Remember when fat became bad, and then it wasn't?
A hallmark of reason is that opinions change when new information gives good cause. The truth is that habits and social inertia are a bit harder to change. This dichotomy could not be better illustrated than thru the American nutritional relationship with dietary fats. Now, changes to ubiquitous food labeling are helping support a known shift in perspective on fats in our food.
If you buy packaged foods, like many Americans you are intimately familiar with the Nutrition Facts Label. You know, that minimalistic black-and-white label on the side or back of more than 6.5 billion food packages; the stark info table above the ingredients list that doesn’t judge your food choices, but neither does it hide the truth about your foods’ salt and sugar content. Although instantly recognizable to us all, the Nutrition Facts label is only 20 years young. Per recommendation of the FDA, The label was born in 1990 under provision of the Nutrition and Labeling and Education Act, and it has remained essentially unchanged since then. From that perspective, 20 years is a long time for something to go unchanged or without revision.
The FDA announced dramatic changes to the Nutrition facts label layout in 2016, and will be requiring it on packaged foods next year. It may appear much the same as it does today, but we’re awfully excited about the details of the new label.
The label has always been used to direct consumers focus to the nutritional components of a food that bear the most significance on their health. Since the changes are based on recent scientific research and updated public health information, the label has been modified to shift that focus elsewhere. For example, “Total Fat,” “Saturated Fat,” and “Trans Fat” will remain on the label but “Calories from Fat” is being removed. Despite conventional (and outdated) dietary advice, research has shown that fat is not linked to the chronic nutritional diseases such as obesity, heart disease, and diabetes. It is more important to know what type of fat is in a food than how much of its energy content fat contributes (1,2)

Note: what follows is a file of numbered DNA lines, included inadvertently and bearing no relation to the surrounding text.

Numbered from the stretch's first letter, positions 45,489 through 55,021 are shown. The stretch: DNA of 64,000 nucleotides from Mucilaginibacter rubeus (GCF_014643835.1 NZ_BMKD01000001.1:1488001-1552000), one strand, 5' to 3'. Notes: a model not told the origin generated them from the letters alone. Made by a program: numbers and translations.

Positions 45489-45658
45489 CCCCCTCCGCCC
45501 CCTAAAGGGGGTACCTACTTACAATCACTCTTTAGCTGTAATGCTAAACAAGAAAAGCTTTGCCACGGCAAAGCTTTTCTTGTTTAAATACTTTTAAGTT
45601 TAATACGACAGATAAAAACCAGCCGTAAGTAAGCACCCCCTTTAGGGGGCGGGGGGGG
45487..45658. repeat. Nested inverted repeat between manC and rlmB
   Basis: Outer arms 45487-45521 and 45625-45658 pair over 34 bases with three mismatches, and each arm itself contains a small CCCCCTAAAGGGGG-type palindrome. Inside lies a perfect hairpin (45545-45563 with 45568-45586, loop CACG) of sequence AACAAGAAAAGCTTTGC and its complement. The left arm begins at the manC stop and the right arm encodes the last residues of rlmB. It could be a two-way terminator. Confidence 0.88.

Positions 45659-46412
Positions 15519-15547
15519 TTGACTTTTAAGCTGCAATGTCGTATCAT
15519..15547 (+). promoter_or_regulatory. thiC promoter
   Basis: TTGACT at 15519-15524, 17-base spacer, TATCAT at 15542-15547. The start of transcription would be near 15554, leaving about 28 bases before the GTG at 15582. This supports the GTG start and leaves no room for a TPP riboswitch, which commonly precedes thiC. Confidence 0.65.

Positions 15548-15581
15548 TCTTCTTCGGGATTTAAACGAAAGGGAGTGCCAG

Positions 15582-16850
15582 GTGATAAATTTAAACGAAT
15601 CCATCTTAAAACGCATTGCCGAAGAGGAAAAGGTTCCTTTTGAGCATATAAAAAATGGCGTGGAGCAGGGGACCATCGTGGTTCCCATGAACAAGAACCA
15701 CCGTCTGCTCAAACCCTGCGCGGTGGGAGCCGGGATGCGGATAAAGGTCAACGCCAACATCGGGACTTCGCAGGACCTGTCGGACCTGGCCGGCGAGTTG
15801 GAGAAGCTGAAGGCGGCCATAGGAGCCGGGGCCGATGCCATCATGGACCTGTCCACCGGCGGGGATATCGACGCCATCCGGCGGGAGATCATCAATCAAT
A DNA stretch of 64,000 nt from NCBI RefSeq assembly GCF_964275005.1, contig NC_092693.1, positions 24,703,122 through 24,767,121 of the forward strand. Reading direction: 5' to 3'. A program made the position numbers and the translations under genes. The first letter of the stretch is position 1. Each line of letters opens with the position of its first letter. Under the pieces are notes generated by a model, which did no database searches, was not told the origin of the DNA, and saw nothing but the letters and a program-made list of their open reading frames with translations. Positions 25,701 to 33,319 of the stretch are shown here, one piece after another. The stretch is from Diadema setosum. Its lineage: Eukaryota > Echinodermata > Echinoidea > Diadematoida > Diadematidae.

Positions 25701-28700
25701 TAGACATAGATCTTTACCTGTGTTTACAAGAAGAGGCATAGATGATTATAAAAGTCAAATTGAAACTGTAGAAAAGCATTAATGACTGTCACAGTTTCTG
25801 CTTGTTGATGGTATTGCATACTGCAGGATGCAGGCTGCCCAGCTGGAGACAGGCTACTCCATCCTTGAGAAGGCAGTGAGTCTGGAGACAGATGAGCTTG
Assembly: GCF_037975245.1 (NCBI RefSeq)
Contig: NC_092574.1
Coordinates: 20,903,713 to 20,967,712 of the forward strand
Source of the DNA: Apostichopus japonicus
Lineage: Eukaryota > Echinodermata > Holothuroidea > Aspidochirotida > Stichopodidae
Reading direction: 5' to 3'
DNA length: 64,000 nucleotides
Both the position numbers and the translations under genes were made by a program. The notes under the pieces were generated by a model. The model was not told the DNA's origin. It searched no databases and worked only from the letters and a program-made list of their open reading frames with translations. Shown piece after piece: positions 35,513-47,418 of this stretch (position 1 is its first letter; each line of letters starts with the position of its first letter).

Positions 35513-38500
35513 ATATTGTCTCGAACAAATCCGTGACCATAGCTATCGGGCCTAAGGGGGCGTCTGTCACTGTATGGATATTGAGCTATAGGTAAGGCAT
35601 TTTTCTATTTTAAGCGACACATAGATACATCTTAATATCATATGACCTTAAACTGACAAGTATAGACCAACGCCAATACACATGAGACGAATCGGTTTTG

This is very vindicating for Kriemhild, being we are bringers of full-fat dairy. A serving of our Crème Fraîche provides 100 delicious, filling calories, and we’ve listened to many-a-customer gush with guilt they need not feel when they realize that all 100 of those calories are from fat (wholesome & beneficial fat, but fat none the less). Though food producers originally had been mandated to put ‘calories from fat’ on their packaging to encourage consumers to move towards low-fat diets, nutrition science has since found overwhelming evidence supporting the health benefits of good fat in our diets.
Although there is a growing body of scientific evidence over the last decade to debunk the “fat makes you fat” myth, the ‘calories from fat’ still acts as a scarlet letter marking our Nutrition Labels and infecting our conscience; and so this guilt-trigger remains for many of us. Ideally, it’s removal will encourage the public to embrace healthy fats like those from grass fed or grass grazed dairy.
Instead of demonizing fat, the new Nutritional Facts label will shine a light on the real culprit of an unhealthy diet: added sugar. ‘Added sugar’ was not originally added to the original nutritional facts label because (at that time) the FDA stated that the body made no physiological distinction between added and naturally occurring sugars. This has old stance has since been proven false (1,2)
On the new label ‘Added sugar’ will be nested under total sugar. This way, after a little math, you can determine how much sugar in your food is natural sugar, like lactose in milk, and how much is added by the producer (1). Many low-fat or fat-free foods, especially dairy, claim to be healthier that their full-fat counterparts when in fact they typically have large amounts of added sugar to improve the taste and thickeners to simulate the texture of the full-fat version. We are proud to say that this more transparent labeling practice will only further underscore the wholesome makeup of our grass-based dairy (being added sugar and stabilizer free) and empower you to compare the facts on sugar content between your selections at the store.
There are more differences between the original and second generation of our familiar Nutrition Facts label, and we encourage you to learn more about them here. It is one of Kriemhild's virtues to be transparent, and we feel that information is empowering to our customers.
We’d love to hear your thoughts about this new Nutrition Facts label. Do you feel these changes better equip you to make healthy choices? Did grandma have it right, resisting the low-fat movement thru the last few decades? Let us know in the comments below, or on social media.
As the Butter Churns
Author: Ellen Fagan and Victoria Peila